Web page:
Building a Harp Guitar Part III

There are several ways to make rosette channels from a simple hand held trammel and chisel to a purpose built cutter.  I do several a year, both for my own instruments and the classes I teach, so I use the latter from LMI. There are others available such as one from Luthier Tool. The LMI setup is kind of a pain to set up initially but once set up works very well. I’ve used several products from Luthier Tool and while expensive, they are beautifully made and easier to initially set up.

The problem is the small rosette and sound hole for the harp.  It’s two inches plus and will not work with the conventional cutters.  For this one I took a simple General circle cutter, re-ground the cutter to my rosette dimensions and replaced the center drill with 1/4″ drill stock with a bearing fixed to the top.  When the depth of the cutter is fixed the bearing stops it at the proper depth, much the same as the commercial cutter.

circle cutter

Now the back and top have to be fitted.  I use binding that is a full 1/4″ so that I can cut out the sides and let the main braces of both the top and back run through.  I feel this makes it easier to keep everything aligned.  271Of course, if you are doing a style of guitar without the binding like a Dyer Style 4 you have to inset the braces to the sides because there is no binding.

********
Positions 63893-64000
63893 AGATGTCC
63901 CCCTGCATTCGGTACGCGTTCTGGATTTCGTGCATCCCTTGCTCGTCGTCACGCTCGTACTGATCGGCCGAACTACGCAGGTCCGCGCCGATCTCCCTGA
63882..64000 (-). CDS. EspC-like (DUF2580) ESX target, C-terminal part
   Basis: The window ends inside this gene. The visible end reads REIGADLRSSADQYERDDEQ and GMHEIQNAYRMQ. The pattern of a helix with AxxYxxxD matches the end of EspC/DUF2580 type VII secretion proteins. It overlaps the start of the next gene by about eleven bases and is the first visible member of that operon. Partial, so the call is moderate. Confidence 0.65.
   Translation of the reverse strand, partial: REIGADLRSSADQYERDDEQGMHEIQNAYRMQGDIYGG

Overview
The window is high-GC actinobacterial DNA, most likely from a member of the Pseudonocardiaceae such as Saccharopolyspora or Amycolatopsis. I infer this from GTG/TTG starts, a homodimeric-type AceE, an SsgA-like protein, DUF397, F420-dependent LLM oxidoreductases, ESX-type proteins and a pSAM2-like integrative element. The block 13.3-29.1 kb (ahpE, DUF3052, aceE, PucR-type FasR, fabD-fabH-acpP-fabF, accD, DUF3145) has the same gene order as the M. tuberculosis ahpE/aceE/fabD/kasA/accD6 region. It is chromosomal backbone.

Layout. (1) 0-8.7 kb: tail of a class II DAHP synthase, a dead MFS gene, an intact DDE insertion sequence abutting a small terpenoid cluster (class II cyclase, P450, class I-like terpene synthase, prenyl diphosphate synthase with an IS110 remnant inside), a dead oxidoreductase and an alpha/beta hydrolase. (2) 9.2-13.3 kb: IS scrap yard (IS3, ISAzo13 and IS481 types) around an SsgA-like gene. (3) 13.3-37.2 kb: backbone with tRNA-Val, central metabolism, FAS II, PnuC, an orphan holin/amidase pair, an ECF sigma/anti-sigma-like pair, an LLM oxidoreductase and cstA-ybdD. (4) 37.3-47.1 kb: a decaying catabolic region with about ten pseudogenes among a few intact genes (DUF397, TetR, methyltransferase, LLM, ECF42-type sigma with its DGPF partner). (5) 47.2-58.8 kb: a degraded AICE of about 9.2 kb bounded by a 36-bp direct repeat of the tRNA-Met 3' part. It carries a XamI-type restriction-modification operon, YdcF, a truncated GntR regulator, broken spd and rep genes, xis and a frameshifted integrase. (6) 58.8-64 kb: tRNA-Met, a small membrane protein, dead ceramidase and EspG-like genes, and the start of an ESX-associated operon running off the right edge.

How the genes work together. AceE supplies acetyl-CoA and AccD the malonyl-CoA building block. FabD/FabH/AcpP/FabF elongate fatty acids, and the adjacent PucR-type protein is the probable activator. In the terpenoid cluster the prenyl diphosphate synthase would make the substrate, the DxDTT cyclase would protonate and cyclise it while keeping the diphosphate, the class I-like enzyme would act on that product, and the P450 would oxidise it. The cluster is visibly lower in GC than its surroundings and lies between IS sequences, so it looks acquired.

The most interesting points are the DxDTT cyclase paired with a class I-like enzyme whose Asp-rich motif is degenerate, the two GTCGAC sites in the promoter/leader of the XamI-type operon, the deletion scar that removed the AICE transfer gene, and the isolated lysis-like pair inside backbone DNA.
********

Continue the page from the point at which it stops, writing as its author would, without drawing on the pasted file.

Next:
I always put the back on first so that I can facilitate clean up of any glue left in the joint between the back and the sides.  I use a slow set Titebond and spool clamps to joint the surfaces.  To quote Wyatt Earp “Take your time… in a hurry.”

Before I glue the top to the sides, I make sure the sides have not deformed.  If they have I sand them again to the proper radius.  I then repeat the inletting for the top braces to the sides and glue the top on.

Next time:  Binding and finishing.

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Building a Harp Guitar Part II

Now that we’ve got a bit of history, let’s move on to the actual build.

Even though it looks radically different from a conventional steel string flat top it wouldn’t be foreign to a builder of the latter.  It has an X brace and size that closely resembles a Martin 000. The difference lies in the extra X morticed into the lower half of the bass side to reinforce the top for the 6 harp strings. The bridge plate is also larger to accommodate the extras strings as well.

This is not to say that it is an easy build.  The hollow arm is essentially a hybrid of neck and body, having a head stock and a sound hole.               SH top

The back is pretty similar to a normal steel string as well.IMG-20121220-00204

The head block for the harp head is also a complicated affair that requires some well thought out jigs to reproduce with consistency.

SH harp head

Everything in the build is bigger, including the forms for the body mold.IMG-20121220-00203

A radius form is used for the bracing and grinding the sides to the correct curve.   Instead of a 2 ft. round form a 4 ft. is needed.IMG-20121220-00206All this can add greatly to the expense of gearing up.  I have to say I get a kick out of people asking why hand built guitars cost so much!

The sides are bent using heating blankets (bigger as well) on specially made molds to accommodate the multiple bends.

Next week, sound hole quirks and getting the back and top on.